While previous researchers have briefly described fossil species and studied the geography of the Kochkor basin, this article represents one of the few detailed formal descriptions of currently existing and catalogued fauna and supports a hypothesis for endemism in the fossil fauna in Kyrgyzstan.
The presence of a morphologically consistent Adcrocuta eximia specimen at Ortok supports the assumed biogeographic boundary of Adcrocuta during the Late Miocene and also suggests evidence of a possible filter bridge between Kyrgyzstan and the surrounding areas, based on the relatively ‘unchanged’ morphological state of our Adcrocuta specimen. We hypothesize a filter bridge, rather than constant faunal exchange, because we also have evidence of distinct differences in other known Kyrgyz taxa (including possibly endemic Samotherium sp., Chilotherium sp., and our Paramachaerodus sp.). If there was geologic intervention - as proposed by other researchers, and we suggest with our hypothesis - then, around 11-10 Ma, selective vicariance could have begun, along with the uplift of the Tien Shan, which may have kept fauna separate and distinct as refugia species.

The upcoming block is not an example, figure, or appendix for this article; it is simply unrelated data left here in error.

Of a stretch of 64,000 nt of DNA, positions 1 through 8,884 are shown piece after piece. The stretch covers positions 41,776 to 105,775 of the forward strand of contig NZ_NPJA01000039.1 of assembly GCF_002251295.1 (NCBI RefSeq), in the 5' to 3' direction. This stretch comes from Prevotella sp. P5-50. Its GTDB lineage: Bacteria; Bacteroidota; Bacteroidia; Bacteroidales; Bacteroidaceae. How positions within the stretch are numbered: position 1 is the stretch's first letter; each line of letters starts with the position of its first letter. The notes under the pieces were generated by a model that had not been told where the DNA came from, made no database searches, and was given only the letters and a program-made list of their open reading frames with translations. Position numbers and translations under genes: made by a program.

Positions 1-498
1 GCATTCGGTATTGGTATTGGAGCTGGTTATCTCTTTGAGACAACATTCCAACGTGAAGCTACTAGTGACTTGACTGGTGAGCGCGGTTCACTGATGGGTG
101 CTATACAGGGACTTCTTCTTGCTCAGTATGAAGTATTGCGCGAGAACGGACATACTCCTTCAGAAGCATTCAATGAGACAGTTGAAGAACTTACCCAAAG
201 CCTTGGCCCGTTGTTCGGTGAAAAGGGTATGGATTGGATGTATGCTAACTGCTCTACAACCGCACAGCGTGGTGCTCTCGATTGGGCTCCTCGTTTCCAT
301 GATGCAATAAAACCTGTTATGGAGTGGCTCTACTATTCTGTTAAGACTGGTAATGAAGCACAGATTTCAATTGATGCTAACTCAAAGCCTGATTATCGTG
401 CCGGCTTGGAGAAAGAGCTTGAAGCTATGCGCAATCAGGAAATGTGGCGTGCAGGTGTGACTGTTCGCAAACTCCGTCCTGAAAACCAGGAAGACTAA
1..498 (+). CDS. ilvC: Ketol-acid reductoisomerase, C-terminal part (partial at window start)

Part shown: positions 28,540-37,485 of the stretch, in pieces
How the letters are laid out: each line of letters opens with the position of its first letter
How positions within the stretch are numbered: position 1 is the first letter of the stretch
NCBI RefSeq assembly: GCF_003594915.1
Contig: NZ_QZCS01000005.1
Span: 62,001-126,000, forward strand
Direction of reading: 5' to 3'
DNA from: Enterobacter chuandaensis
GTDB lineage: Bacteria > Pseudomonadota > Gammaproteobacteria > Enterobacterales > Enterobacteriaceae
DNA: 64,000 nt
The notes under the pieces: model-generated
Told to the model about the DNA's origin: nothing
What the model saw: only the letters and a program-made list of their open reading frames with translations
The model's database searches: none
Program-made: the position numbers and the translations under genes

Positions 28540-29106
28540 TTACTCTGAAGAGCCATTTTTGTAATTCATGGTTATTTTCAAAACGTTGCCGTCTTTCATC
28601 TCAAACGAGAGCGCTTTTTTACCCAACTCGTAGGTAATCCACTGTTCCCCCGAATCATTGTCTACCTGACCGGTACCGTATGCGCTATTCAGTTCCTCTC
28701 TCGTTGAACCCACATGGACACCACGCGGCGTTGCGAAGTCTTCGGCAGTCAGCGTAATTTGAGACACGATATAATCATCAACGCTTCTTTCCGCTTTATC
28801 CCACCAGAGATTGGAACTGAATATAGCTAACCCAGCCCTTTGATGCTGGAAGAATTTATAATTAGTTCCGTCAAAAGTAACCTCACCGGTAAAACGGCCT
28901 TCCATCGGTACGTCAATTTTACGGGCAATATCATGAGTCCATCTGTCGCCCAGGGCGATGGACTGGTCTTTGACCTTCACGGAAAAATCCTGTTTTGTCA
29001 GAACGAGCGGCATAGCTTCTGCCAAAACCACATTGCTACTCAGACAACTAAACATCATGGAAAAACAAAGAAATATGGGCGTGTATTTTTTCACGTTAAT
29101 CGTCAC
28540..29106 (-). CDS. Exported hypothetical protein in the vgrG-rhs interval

Paramachaerodus specimens are reported from Spain to China, spanning the European Neogene Land Mammal Zones 9-13, and Asian Land Mammal Ages Bahean-Baodean (Salesa et al., 2010; Qiu et al., 2013; Siliceo et al., 2014; Li and Spassov, 2017). These ages correspond to 9.7-4.7 Ma (Krijgsman et al., 1996; Ogg et al., 2016) and fit comfortably with the ages of the Kyrgyz sites. However, the presence of UOMNH F-70509 in this time period of Kyrgyzstan is odd given its plesiomorphic characteristics when the only other known member of this genus (at the time) was also the most derived. When compared to other taxa from Ortok, a pattern of peculiar combinations in ancestral and derived characters begins to emerge suggestive of endemism.
The value in this and future research of Kochkor Basin fossils in Kyrgyzstan is in the potential for these fossils to add and revise regional pictures of orogenic events of the Central Asian Miocene landscape, biodiversity, and endemism, which may otherwise be overlooked.
The authors would like to thank the following individuals and institutions for access and assistance with specimens during the course of this research: K. Abdrakhmatov from the Kyrgyz Institute of Seismology; J. Galkin of the American Museum of Natural History; and A. Ferguson of the Chicago Field Museum. Thanks also to S. Dueppen for his part in the discussions about general hyena biodiversity, J. McLaughlin for the original discovery of the fossil, and H. Flora and L. Finkelman for their assistance reviewing the initial draft manuscript and figures. Thanks to R. Weldon for sharing his extensive knowledge of Kyrgyz geology and help in the field. Thanks to L. Werdelin and anonymous reviewers for their comments and suggestions on revising this work. Finally, this work was supported by the 2017 American Alpine Research Grant and NSF grant (DEB-1256897). The authors have no conflicts of interest to declare.